• Unanticipated Impact: Brazil

    November 13, 2014. After six years of Hat-Trick Initiatives and monitoring and evaluating everything that we do On- and Off-Field, we have a fairly good idea of what to expect in terms of growth from our implementing community partners and the coaches who attend our trainings. But it gets really fun when we experience what we internally call “Unanticipated Impacts.” These are outcomes due to our Hat-Trick Initiative that could not be predicted as we started our partnerships – and oftentimes are a great example of what can be achieved using sport for social impact. A great case in point is what is currently happening in Brazil because of our partnership with ACER.

    This year marks the second year of our partnership with ACER in Eldorado, Diadema, one of the favela communities that makes up the periphery of São Paulo. When we began with them in July, 2013, neither ACER nor CAC knew that in just 18 short months the CAC curriculum and ACER coaches would be working within Fundação CASA, also known in English as the Youth Offenders Institute. In layman’s terms, it is the prison system for adolescents. They can be remanded for up to 45 days, and if convicted prior to their 18th birthday they can serve up to three years in these maximum-security facilities.

    A series of events made this possible. Following our first On-Field training, one ACER coordinator named Luiz César Madureira accepted a full-time position within Fundação CASA. Luiz César did so well in his new post that his superiors were duly impressed. This led to a site visit that included the Fundação CASA administration, CAC Chief Executive Brian Suskiewicz, former Brazilian national team player and World Cup Champion (1970) Zé Maria, ACER founder Jonathan Hannay, and the local television cameras.

    After this successful visit, ACER and Fundação CASA continued their dialogue. What transpired from October 20-24 is a major step forward for all parties. A partnership now exists between the Physical Education and Sport Management (GEFESP), the School of Education and Professional Training (EFCP) of CASA, and ACER.  Davi Alexander and other ACER coaches just completed a week-long training for 20 physical education teachers who work in five of the remand centers. They reach approximately 1,000 of the highest risk youth in Brazil. These teachers are receiving CAC games, translated into Portuguese, as well as a specialized monitoring and evaluation program on their in-house computer tracking system. For the next 45-day cycle (the maximum that any youth is allowed to be remanded without a judicial decision), these 20 teachers will implement the CAC curriculum, taught by Davi and others from ACER. We are thrilled to have played a part helping ACER reach sustainability through the skills of teaching other educators the power of sport for social impact.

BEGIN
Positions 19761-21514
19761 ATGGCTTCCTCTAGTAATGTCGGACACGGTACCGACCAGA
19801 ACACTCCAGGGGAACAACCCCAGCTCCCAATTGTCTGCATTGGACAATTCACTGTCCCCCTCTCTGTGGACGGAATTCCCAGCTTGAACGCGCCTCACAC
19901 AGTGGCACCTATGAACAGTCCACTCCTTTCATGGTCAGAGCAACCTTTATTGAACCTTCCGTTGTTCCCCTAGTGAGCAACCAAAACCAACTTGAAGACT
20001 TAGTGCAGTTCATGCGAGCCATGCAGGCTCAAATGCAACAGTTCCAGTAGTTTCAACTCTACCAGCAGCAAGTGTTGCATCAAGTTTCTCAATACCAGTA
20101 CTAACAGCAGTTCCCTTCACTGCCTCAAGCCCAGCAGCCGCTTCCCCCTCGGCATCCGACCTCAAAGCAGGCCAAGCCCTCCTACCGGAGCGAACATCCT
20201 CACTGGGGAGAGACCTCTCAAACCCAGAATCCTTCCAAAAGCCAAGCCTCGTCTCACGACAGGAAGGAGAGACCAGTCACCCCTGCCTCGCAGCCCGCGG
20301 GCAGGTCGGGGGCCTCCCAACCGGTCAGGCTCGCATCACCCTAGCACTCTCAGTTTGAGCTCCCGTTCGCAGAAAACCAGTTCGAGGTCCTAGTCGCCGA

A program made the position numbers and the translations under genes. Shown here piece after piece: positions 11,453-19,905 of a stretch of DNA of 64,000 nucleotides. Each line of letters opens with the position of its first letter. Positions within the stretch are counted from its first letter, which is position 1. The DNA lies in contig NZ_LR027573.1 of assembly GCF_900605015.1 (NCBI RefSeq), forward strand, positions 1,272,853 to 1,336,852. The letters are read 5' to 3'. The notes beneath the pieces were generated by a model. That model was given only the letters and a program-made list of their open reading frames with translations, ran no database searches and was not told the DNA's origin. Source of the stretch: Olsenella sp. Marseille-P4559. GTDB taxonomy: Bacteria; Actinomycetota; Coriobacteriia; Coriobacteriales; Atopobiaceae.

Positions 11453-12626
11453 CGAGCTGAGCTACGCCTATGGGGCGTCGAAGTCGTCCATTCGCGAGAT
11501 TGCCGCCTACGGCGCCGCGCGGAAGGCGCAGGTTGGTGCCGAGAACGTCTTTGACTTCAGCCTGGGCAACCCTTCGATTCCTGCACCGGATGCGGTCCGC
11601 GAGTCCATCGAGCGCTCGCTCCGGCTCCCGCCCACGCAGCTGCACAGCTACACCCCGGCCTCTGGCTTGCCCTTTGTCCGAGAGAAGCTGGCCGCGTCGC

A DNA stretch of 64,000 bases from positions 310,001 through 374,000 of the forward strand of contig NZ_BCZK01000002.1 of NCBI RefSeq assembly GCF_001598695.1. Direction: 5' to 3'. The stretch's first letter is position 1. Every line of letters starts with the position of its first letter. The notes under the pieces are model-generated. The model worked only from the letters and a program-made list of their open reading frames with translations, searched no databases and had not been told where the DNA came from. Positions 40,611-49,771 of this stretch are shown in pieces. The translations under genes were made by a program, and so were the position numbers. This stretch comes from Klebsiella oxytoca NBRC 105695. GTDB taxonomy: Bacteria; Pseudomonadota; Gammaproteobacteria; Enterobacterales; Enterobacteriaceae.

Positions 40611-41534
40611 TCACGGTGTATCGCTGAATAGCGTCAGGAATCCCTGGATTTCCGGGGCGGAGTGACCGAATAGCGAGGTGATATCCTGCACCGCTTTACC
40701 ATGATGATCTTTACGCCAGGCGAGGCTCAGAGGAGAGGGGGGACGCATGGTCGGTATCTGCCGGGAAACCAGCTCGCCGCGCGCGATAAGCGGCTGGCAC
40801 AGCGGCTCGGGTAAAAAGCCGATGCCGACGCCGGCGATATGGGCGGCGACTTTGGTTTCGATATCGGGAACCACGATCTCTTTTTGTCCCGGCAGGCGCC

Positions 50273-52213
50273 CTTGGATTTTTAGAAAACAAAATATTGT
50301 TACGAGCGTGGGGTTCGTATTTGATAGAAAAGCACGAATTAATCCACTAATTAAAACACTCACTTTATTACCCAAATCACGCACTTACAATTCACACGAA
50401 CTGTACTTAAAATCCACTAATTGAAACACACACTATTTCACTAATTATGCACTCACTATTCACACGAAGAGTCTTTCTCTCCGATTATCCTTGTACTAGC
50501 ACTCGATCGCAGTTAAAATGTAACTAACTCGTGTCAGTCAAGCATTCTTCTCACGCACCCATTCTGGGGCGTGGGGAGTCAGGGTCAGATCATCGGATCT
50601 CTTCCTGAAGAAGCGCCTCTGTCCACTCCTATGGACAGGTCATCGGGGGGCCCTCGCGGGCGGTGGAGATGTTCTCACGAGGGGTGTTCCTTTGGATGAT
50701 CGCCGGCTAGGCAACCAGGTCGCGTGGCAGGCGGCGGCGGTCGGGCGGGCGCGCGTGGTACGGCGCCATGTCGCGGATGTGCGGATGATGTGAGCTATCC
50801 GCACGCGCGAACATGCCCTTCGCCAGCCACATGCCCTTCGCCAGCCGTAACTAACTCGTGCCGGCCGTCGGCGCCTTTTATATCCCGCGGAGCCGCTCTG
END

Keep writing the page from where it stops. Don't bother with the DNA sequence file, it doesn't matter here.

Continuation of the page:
If this partnership continues to be successful, it may grow to incorporate and impact the estimated 8,000-10,000 youth who are in the system at any one time, some for as long as three years. It is this sort of impact that Coaches Across Continents expects when we start any partnership – we just don’t know exactly how it may manifest. Just 18 months ago we began our three-year journey with ACER. And now they are having a tangible impact on both the youths of Diadema where they have worked tirelessly for the past 20+ years, but also on the highest at-risk adolescents throughout São Paulo. Potentially over the next 18 months this could grow to include the entirety of the state as well as other parts of Brazil. The true power of sport lies in the impact – both the foreseen and the unanticipated.

    All photo credits: Eliel Nascimento, Fundação CASA.  Faces have been pixelated for privacy and security reasons.

    Youths within the system alongside Zé Maria (2nd from left) and others: Photo credit Eliel Nascimento, Fundação CASA

    Brian enjoying his time working with Fundação CASA and Zé Maria! Photo credit Eliel Nascimento, Fundação CASA.